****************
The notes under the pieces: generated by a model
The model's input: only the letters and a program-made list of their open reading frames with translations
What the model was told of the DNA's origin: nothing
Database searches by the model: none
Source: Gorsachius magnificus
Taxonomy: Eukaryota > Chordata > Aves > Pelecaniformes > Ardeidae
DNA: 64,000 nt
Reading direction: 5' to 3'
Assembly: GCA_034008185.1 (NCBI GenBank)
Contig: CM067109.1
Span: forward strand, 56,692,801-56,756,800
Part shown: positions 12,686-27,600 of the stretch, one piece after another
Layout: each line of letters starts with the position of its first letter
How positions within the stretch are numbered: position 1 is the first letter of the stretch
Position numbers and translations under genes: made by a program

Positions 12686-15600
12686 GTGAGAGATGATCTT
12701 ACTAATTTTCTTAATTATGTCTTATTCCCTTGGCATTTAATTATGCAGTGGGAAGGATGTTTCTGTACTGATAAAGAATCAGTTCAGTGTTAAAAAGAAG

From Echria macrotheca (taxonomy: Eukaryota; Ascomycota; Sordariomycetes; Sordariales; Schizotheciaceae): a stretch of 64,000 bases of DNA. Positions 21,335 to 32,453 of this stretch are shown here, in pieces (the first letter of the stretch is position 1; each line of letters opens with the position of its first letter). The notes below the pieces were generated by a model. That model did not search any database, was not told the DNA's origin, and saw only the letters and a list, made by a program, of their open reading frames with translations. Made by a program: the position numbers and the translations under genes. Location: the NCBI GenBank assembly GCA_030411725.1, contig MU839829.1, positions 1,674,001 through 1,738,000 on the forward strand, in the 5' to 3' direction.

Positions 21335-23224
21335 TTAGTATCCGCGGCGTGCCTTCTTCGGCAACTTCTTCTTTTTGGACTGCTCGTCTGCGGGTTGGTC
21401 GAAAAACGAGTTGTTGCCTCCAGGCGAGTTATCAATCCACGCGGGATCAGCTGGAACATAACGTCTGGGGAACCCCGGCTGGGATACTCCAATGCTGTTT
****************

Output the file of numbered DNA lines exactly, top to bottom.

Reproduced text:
The notes under the pieces: generated by a model
The model's input: only the letters and a program-made list of their open reading frames with translations
What the model was told of the DNA's origin: nothing
Database searches by the model: none
Source: Gorsachius magnificus
Taxonomy: Eukaryota > Chordata > Aves > Pelecaniformes > Ardeidae
DNA: 64,000 nt
Reading direction: 5' to 3'
Assembly: GCA_034008185.1 (NCBI GenBank)
Contig: CM067109.1
Span: forward strand, 56,692,801-56,756,800
Part shown: positions 12,686-27,600 of the stretch, one piece after another
Layout: each line of letters starts with the position of its first letter
How positions within the stretch are numbered: position 1 is the first letter of the stretch
Position numbers and translations under genes: made by a program

Positions 12686-15600
12686 GTGAGAGATGATCTT
12701 ACTAATTTTCTTAATTATGTCTTATTCCCTTGGCATTTAATTATGCAGTGGGAAGGATGTTTCTGTACTGATAAAGAATCAGTTCAGTGTTAAAAAGAAG

From Echria macrotheca (taxonomy: Eukaryota; Ascomycota; Sordariomycetes; Sordariales; Schizotheciaceae): a stretch of 64,000 bases of DNA. Positions 21,335 to 32,453 of this stretch are shown here, in pieces (the first letter of the stretch is position 1; each line of letters opens with the position of its first letter). The notes below the pieces were generated by a model. That model did not search any database, was not told the DNA's origin, and saw only the letters and a list, made by a program, of their open reading frames with translations. Made by a program: the position numbers and the translations under genes. Location: the NCBI GenBank assembly GCA_030411725.1, contig MU839829.1, positions 1,674,001 through 1,738,000 on the forward strand, in the 5' to 3' direction.

Positions 21335-23224
21335 TTAGTATCCGCGGCGTGCCTTCTTCGGCAACTTCTTCTTTTTGGACTGCTCGTCTGCGGGTTGGTC
21401 GAAAAACGAGTTGTTGCCTCCAGGCGAGTTATCAATCCACGCGGGATCAGCTGGAACATAACGTCTGGGGAACCCCGGCTGGGATACTCCAATGCTGTTT